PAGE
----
Personal Fitness – Six Things You Will not Know About Stretching For Fitness Until You Read This

If you research the subject of stretching thoroughly, one thing becomes glaringly obvious. There are conflicting views as to what is or is not true, what you should or should not do and how you should or should not do it.

Basically the latest research does not support all of the information that many fitness 'gurus' have been handing down for years. So what does the latest research say? I'm glad you asked!

1. Stretching is goal specific. Meaning the way you'll stretch as part of your cardiovascular or resistance routine will not be the same as the way you'll stretch for improving your range of motion.

2. Stretching after exercise does not prevent post-exercise muscle soreness. There is also little or no support for the theory that stretching immediately before exercise can prevent either overuse or acute sports injuries.

3. Dynamic or Ballistic Stretching is heading the way of the dinosaur. The forceful, jerky movements have been known to cause micro tears in the muscle fibers. Bouncing and pulling your muscles with force is one way way ticket to soreness, injury and joint pain.

4. Static stretching is one of the safest ways to stretch. After a proper warm-up, assume a maximum stretch position for each muscle and hold for 30 seconds. Shorter durations do not produce desired results and longer durations do not significantly increase benefits.

5. PNF Stretching is a technique which involves a combination of alternating static stretches with isometric muscle contracting. It was first used by physical therapists for injury prevention and rehabilitation. Proprioceptive Neuromuscular Facilitation (PNF) is considered the fastest way to improve range of motion.

6. Visualize while stretching each muscle group. You've got to be 'plugged in' mentally to get the best result. Take this quiet stretch time to improve your body awareness. Focus on what you're doing. Even in a recession, I do not think you're too poor to pay attention.

Real Estate Investing – Can You Make It Work?

Real estate investing is one of the hottest and most lucrative types of investing today. With hundreds of people realizing the potential in this type of investing, more and more people are venturing into it. Yet, there are risks that go hand in hand with investing in real estate.

If you don’t know enough about this type of investment plan, you may make mistakes that can cost you a considerable amount of time and money.

Education Is The First Step

Not only do you need to educate yourself about real estate investing procedures and methods, but you should be educating yourself about the property you plan to invest in. If you are determining the right location, you may be tempted to just pick land or buildings that are located in hot spots, but sometimes, that can be a bad thing.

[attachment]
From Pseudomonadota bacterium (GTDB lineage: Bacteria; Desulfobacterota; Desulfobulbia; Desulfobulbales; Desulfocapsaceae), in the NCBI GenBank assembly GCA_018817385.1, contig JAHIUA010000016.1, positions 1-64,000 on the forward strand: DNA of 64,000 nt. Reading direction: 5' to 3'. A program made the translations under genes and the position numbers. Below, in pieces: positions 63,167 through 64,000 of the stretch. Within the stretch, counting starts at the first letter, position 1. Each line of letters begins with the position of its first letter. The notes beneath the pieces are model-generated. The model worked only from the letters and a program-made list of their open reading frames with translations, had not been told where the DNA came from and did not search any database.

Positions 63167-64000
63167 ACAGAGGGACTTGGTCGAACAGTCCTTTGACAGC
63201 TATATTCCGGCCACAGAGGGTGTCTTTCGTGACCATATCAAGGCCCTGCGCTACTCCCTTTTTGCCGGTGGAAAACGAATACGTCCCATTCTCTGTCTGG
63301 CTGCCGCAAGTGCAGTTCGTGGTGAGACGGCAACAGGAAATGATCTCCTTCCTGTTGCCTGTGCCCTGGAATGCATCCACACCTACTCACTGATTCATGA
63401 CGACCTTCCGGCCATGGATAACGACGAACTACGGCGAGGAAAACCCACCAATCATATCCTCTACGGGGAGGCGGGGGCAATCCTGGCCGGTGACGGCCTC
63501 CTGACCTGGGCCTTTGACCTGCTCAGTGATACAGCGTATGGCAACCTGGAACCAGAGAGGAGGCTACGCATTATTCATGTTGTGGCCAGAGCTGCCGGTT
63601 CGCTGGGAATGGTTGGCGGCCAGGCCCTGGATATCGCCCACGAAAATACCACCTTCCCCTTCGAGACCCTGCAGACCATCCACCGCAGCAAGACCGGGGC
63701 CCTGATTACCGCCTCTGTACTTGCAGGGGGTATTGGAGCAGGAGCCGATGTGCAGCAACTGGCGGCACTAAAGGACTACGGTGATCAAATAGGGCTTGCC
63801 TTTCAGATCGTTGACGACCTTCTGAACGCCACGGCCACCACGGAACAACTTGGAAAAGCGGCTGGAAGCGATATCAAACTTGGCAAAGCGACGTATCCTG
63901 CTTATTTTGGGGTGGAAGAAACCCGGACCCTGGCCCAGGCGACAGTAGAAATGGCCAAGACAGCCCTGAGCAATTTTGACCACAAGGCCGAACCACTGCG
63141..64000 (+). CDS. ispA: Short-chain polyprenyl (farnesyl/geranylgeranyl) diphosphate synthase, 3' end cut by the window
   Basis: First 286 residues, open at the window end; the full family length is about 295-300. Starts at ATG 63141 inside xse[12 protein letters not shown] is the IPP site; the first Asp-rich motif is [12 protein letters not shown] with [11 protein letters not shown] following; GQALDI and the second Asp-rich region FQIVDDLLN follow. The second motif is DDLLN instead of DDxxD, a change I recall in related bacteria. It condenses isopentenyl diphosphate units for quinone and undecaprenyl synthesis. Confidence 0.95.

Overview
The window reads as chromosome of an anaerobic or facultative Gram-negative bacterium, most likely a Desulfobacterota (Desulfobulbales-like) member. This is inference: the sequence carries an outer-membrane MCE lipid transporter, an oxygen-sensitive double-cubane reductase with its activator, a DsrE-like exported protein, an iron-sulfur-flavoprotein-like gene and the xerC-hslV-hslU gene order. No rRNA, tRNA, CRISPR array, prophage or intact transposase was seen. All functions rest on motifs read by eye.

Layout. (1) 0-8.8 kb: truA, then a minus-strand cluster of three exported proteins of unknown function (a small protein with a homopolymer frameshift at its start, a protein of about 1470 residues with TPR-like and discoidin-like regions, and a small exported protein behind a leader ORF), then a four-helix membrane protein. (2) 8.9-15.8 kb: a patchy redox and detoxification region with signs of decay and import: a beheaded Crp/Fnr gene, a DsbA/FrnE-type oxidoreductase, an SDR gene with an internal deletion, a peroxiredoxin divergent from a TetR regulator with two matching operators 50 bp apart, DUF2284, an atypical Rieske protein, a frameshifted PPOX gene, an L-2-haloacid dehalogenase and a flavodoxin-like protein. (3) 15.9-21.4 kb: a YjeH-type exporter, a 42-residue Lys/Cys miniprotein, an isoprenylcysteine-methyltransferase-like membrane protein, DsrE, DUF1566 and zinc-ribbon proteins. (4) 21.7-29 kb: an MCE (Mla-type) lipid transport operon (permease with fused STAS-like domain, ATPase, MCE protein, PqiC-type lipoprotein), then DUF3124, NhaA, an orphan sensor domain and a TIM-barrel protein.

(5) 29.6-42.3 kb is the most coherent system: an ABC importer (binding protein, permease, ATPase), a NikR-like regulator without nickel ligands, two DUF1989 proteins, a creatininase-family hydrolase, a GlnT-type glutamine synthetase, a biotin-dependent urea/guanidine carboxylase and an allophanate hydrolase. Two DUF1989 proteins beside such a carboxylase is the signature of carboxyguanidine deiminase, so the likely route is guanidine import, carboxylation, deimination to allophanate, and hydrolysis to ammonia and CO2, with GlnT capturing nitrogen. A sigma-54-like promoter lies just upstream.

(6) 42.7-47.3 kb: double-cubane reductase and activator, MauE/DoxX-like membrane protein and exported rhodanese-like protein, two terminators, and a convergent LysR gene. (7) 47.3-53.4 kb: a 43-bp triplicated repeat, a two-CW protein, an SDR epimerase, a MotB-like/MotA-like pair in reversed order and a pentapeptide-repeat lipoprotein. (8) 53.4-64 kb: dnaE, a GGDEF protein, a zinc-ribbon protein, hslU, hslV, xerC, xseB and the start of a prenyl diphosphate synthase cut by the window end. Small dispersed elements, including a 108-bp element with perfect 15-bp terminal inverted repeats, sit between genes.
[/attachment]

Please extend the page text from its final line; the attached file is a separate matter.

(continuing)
For example, many areas of Southern Florida are facing a crucial downhill slide currently with over investing taking over. Yet, there are plenty of areas that are booming such as in the Midwest. Selecting the right area means doing your homework on the real estate market in those areas.

Financing To Back It Up

It is also essential for you to have the financing to help back up the real estate investing you plan to do. With some help from the right lenders, you’ll be able to secure a loan that will be allowing you to make money off the purchase of your real estate.

The key is to compare several lenders to get the best possible rates and terms that will allow this to happen. You can easily do this, though, by looking for quotes right on the web and comparing them.

Real estate investing is a smart move to make for the educated individual. Taking the time to gain the knowledge and financial backing that is required helps you to make the right decisions so that every one of those decisions can be profitable to you.

JavaScript for Web Design – Advantages and Disadvantages

This article discusses the good and the bad points of using JavaScript in your website designs. It points out the areas where JavaScript excels as a web based programming language and also describes situations where its use can actually detract from the performance of a website.

First of all, JavaScript is a browser based programming language that actually runs client side. This means that any code that you write in JavaScript is delivered along with your web pages and the scripts that you write actually run from within the users’ browser rather than directly on the server that is serving the web page. There are situations where JavaScript is an excellent solution for implementing neat features in a web design but there are also situations where using JavaScript can hurt your websites performance. It is my aim in this article to describe the best ways to use JavaScript and how to circumnavigate the downsides of using this versatile and powerful scripting language.